As controversial light efficiency standards go into effect this month, the Interior Department is turning on new light-emitting diodes on the National Mall thanks to companies that want to showcase their effectiveness.
Light bulb manufacturer Osram Sylvania donated 174 LEDs -- worth more than $100,000 -- to illuminate the Mall from 3rd Street to 15th Street. Interior and the Department of Energy estimate that the switch from high-intensity discharge and compact fluorescent lighting will cut the lights' energy usage as much as 65 percent.
"Achieving an economy built on American energy will require an all-of-the-above approach, one that includes safely and responsibly developing our domestic energy resources -- and making the most of what we have available through efficiencies," Interior Secretary Ken Salazar said in a statement. "There is no more fitting place to build a model of energy efficiency than right here in America's front yard, the National Mall, with the installation of these LED lights."
It is just the latest example of government entities switching over to energy-efficient lighting -- one of the easiest changes to make as agencies strive to cut their energy use as part of President Obama's sustainability initiative. The Architect of the Capitol, for example, has partnered with private companies to replace tens of thousands of light bulbs in congressional buildings, among other things.
The upfront costs of replacing light bulbs all at once can be cost-prohibitive in a tight fiscal environment, leading many agencies to contract with private companies that pay the upfront costs in return for realized savings. But in this case, Osram Sylvania and other companies paid for the entire National Mall installation, donating about $250,000 of in-kind donations.
Osram Sylvania spokeswoman Colleen Applebaugh said the LED replacements would have paid for themselves in less than three years, thanks to less energy usage and longer lasting lives.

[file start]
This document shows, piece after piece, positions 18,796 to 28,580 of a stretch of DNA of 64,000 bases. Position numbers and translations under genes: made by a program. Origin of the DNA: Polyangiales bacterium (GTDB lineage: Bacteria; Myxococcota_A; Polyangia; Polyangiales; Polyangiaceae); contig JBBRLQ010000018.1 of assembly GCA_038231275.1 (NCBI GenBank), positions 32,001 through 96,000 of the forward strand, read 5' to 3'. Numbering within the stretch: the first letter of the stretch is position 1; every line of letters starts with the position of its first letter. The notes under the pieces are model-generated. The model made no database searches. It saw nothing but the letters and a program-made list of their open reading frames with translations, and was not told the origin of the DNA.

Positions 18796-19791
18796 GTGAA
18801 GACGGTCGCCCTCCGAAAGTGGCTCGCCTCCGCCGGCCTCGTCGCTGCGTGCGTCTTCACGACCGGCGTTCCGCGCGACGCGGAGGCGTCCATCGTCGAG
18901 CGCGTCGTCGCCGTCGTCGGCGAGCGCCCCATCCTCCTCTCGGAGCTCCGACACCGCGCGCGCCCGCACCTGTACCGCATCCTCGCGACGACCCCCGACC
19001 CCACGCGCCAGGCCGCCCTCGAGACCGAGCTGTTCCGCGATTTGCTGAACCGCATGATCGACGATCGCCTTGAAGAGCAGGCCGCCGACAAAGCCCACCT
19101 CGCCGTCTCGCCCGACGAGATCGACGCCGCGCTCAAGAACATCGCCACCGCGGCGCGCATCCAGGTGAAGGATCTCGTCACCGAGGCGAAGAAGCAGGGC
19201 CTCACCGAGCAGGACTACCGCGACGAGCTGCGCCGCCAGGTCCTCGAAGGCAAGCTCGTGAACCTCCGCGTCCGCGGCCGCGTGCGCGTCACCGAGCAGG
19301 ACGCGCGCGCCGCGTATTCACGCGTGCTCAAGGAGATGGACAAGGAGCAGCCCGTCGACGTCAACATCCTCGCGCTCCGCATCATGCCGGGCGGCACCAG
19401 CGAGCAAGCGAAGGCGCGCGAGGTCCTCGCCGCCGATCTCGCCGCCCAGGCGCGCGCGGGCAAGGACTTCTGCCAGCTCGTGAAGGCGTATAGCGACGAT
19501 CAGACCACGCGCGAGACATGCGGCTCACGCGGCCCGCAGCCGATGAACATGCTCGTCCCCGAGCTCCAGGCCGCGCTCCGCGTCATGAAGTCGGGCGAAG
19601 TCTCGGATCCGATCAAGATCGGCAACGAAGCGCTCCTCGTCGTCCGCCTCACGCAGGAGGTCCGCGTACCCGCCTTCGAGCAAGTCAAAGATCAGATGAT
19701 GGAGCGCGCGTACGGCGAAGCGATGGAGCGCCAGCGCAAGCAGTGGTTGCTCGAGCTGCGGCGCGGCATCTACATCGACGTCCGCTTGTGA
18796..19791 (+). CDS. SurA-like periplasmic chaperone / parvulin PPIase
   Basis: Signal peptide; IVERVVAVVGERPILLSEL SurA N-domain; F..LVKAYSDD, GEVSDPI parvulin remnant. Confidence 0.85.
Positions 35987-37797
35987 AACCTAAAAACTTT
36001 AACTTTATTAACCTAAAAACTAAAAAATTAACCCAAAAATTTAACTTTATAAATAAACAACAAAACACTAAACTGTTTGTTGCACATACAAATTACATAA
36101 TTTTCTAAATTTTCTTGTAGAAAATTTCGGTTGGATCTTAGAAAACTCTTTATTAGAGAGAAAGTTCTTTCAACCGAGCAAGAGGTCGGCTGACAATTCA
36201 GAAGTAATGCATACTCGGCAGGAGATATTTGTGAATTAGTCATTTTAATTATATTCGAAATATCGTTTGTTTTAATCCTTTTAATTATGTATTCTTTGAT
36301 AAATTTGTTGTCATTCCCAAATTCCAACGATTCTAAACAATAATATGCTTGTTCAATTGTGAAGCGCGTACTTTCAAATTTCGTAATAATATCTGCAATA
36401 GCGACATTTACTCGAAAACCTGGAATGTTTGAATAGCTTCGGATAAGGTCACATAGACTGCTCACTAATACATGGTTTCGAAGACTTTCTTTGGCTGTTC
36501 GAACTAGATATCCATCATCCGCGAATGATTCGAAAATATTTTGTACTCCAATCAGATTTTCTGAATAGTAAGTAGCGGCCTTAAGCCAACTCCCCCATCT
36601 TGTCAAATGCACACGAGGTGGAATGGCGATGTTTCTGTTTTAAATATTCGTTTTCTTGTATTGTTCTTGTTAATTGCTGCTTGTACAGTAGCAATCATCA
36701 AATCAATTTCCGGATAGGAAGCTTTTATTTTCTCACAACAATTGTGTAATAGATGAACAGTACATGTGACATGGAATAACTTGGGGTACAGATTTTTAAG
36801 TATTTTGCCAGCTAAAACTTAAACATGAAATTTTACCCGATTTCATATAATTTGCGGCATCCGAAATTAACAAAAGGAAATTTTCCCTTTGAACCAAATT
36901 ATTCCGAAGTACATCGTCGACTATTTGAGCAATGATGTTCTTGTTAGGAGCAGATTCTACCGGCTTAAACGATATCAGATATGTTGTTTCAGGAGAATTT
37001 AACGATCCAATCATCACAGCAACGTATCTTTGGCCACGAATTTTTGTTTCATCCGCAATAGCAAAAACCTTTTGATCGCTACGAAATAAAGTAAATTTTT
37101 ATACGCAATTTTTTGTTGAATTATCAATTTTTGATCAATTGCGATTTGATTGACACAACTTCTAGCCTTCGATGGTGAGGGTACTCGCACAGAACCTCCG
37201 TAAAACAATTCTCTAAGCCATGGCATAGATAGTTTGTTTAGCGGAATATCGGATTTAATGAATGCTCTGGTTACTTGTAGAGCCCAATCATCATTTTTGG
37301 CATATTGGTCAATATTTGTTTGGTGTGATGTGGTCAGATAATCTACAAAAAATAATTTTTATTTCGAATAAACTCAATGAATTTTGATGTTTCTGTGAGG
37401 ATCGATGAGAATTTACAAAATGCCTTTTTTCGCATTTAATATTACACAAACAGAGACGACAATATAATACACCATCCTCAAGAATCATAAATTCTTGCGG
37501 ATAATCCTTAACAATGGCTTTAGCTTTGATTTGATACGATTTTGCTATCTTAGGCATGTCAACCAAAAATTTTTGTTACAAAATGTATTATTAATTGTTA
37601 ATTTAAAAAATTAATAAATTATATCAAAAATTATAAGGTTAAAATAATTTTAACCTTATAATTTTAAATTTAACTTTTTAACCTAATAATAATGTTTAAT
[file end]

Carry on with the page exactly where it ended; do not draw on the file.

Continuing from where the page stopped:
But by donating the LEDs, the company has ensured that visitors would see how far technology has come in recent years. Osram Sylvania last partnered with Interior 10 years ago to install LEDs at the Jefferson Monument, where they now illuminate long-shadowed text in the dome.
"It's a great way for us to showcase a really good, cutting-edge led technology that's sweeping the country for street lighting," Applebaugh said.
The company has donated retrofit kits that allowed the LEDs to be installed in the Mall's historic bronze street lamps. Pepco overhead line crews installed the bulbs for free. The National Park Service won't have to replace them until they reach 50,000 hours -- or, if on for 12 hours every day, more than 11 years. The old bulbs required replacing every few years -- and probably did not die all at once, meaning they required staggered replacement.
The switch comes as the Energy Independence and Security Act of 2007 goes into effect, requiring traditional incandescents to use about 28 percent less electricity. Manufacturers had to bring 100-watt bulbs into compliance as of Jan. 1, and 75-watt, 60-watt and 40-watt bulbs will have to meet the standards over the next couple of years.
Tea party conservatives have railed against the standards, which they contend limit consumers' choices. House Republicans were able to slip in a rider in last year's omnibus that prohibits the Energy Department from enforcing the standards, but the provision did not stop the standards from going into effect.
Nick Loris, a policy analyst at the Heritage Foundation, has criticized the standards as being an example of government overreach. But he made a distinction between efforts by agencies to save money in the long term -- such as the National Mall project -- and laws that force consumers to buy certain products.
"Generally, if it's going to save the taxpayers money, it's a good thing," he said. "I think energy efficiency and conserving energy and saving money are inherently good things."
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